Sound­ings Shapeshift­ing wings

Air & Space Smithsonian - - Front Page -

IT TAKES ONLY about three mil­lion years. That’s the ges­ta­tion pe­riod of a so­lar sys­tem: three mil­lion years for a star to form from an im­mense cloud of gas that spi­rals in­ward, leav­ing be­hind the mol­e­cules of sil­i­cates and met­als that will co­a­lesce into plan­ets. That may sound like a long time, but build­ing the foun­da­tion of a so­lar sys­tem is a big job; sci­en­tists have been try­ing to un­der­stand why it doesn’t take longer than three mil­lion years. Last Novem­ber astronomers an­nounced that they have found ev­i­dence to sup­port one ex­pla­na­tion of how this process was helped along by an­a­lyz­ing a me­te­orite that is older than the plan­ets them­selves.

Roger Fu, a grad­u­ate stu­dent at the Mas­sachusetts In­sti­tute of Tech­nol­ogy who refers to him­self as a pa­le­o­mag­netist, got a read­ing on the strength of the mag­netic field in the disk of gas that be­came our so­lar sys­tem. He did it by mea­sur­ing the strength of the mag­netic field in mil­lime­ter-size con­stituents of the Se­markona me­te­orite, a one-and-a-half-pound rock named for the place in In­dia where it was found and re­garded as one of the most prim­i­tive me­te­orites ever dis­cov­ered. “Peo­ple have been model­ing mag­netic fields in the early so­lar sys­tem since the 1950s,” says Fu. “There are all sorts of dif­fer­ent mod­els of how you ex­plain the rate of this gas ac­cre­tion in the early so­lar sys­tem. Our re­sults are con­sis­tent with the lat­est mag­netic-field-based mod­els for this trans­port.”

The re­sult doesn’t say pre­cisely what mag­netic ef­fects cause the ac­cel­er­a­tion of gas to­ward the cen­tral star, but it does es­tab­lish that mag­netic fields were most likely the dom­i­nant mode of trans­port. “There are mod­els based on non­mag­netic ef­fects,” says Fu. “For ex­am­ple, the baro­clinic

in­sta­bil­ity is some­thing peo­ple talk about.” That in­sta­bil­ity is a con­cept in fluid dy­nam­ics based on the idea that tem­per­a­ture vari­a­tions cause tur­bu­lence.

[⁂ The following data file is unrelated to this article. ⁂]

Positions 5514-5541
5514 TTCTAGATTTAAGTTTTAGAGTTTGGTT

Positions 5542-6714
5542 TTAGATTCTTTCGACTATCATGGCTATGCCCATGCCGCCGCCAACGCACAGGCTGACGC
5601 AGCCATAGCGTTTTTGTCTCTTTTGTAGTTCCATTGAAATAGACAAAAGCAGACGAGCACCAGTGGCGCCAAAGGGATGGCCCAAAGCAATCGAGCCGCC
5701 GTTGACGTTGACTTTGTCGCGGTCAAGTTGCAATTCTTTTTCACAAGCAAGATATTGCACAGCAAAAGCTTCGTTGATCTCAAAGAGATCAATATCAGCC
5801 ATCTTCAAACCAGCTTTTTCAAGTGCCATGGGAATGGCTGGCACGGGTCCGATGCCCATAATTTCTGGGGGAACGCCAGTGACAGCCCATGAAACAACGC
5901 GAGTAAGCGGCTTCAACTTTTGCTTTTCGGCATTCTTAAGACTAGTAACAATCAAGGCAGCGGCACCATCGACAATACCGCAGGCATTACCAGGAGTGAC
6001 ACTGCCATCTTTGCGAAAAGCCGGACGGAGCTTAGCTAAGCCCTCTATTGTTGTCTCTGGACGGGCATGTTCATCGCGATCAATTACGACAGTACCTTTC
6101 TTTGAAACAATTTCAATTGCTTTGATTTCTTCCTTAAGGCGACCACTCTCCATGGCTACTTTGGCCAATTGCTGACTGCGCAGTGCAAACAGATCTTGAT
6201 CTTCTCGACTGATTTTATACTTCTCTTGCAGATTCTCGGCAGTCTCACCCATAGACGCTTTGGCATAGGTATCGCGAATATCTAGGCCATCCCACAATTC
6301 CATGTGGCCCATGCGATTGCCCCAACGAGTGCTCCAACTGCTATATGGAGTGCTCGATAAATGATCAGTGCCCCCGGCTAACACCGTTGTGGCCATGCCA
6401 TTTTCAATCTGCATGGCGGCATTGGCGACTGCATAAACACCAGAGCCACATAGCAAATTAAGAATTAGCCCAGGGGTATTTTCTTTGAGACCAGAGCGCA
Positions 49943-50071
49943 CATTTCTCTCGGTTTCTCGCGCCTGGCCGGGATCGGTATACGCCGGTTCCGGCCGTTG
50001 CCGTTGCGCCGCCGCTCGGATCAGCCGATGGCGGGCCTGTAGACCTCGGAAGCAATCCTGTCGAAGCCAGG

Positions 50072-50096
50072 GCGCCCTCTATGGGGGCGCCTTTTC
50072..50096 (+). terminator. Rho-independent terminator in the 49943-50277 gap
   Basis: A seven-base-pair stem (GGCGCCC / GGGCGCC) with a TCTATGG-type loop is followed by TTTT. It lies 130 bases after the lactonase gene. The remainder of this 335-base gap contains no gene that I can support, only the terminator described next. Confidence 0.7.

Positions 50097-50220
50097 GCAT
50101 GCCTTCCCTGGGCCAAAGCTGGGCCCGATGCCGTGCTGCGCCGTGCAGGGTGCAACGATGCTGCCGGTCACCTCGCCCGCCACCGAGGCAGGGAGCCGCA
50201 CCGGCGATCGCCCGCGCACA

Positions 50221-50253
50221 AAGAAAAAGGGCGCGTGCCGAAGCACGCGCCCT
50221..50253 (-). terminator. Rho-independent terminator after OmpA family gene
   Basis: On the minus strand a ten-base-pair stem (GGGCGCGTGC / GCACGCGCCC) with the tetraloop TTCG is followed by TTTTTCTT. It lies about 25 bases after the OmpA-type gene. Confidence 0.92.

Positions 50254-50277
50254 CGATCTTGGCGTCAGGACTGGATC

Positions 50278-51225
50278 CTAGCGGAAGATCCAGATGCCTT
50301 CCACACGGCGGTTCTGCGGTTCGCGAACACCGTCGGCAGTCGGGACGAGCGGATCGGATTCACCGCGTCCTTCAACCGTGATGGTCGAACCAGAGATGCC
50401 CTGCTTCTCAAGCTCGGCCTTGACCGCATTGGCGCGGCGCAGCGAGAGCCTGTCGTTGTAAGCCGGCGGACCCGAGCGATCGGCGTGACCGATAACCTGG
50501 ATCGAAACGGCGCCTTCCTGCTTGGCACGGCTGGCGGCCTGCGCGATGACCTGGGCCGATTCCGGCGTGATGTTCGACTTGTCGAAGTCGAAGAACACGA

Ari­zona State Univer­sity as­tronomer Steve Desch, a spe­cial­ist in the very early stages of so­lar sys­tem for­ma­tion and co-au­thor of the pa­per Fu pub­lished in the jour­nal Sci­ence, called Fu’s mea­sure­ments “as­tound­ing and un­prece­dented.”

The mea­sure­ments are as­tound­ing for a num­ber of rea­sons: first, be­cause they are made on such a small scale. Us­ing a very sen­si­tive mag­ne­tome­ter that re­lies on su­per­con­duc­tiv­ity, Fu and fel­low re­searchers mea­sured the mag­netic fields of the me­te­orite’s chon­drules, molten droplets in the pri­mor­dial gas cloud that hard­ened into stony rub­ble and, through cy­cles of heat­ing and cool­ing, gath­ered into me­te­orites. Then Fu went even smaller.

Within the chon­drules are min­er­als called olivines. “Olivines, like the sands in Hawaii,” says Desch. “Some sands are black, some green be­cause they con­tain olivine crys­tals. In some of these olivines are mi­cron-size grains of iron-nickel metal, and those are the things that are mag­netic.”

The grains get mag­ne­tized when they’re ex­posed to a mag­netic field, and if they cool”— be­low a cer­tain, still very high tem­per­a­ture—“they re­main mag­ne­tized.” The grains in the Se­markona me­te­orite have kept this mag­ne­ti­za­tion for bil­lions of years.

“That’s a mag­net that lasts,” says Desch. “And they’re each like lit­tle bar mag­nets.” In other words, the di­rec­tion of the po­lar­iza­tion can be de­ter­mined: which end is pos­i­tive, which is neg­a­tive.

“The re­ally cool thing,” Desch con­tin­ues, “is that in each chon­drule, the mag­netic fields recorded by these iron-nickel in­clu­sions have a uni­form di­rec­tion, but one chon­drule’s field points in a dif­fer­ent di­rec­tion from another. They all go in dif­fer­ent di­rec­tions. That tells you they were mag­ne­tized be­fore they grouped into this [me­te­orite].” And the mag­netic field that mag­ne­tized them, there­fore, ex­isted when they were float­ing as droplets in the gas that formed the so­lar sys­tem.

“We can now say some­thing about how chon­drules formed, and we can say some­thing about the mag­netic field of the proto-so­lar disk, which tells us how it evolved,” says Desch. “Pretty fun­da­men­tal re­sult.”

Based on their mea­sure­ments and cal­cu­la­tions, Fu and the re­searchers de­ter­mined that the in­fant so­lar sys­tem had a mag­netic field roughly equal to what a hiker’s com­pass de­tects to­day, so, ac­cord­ing to Desch, the an­cient mag­netic field that ex­isted be­fore Earth be­came a planet is com­pa­ra­ble to the mag­netic field on Earth to­day.

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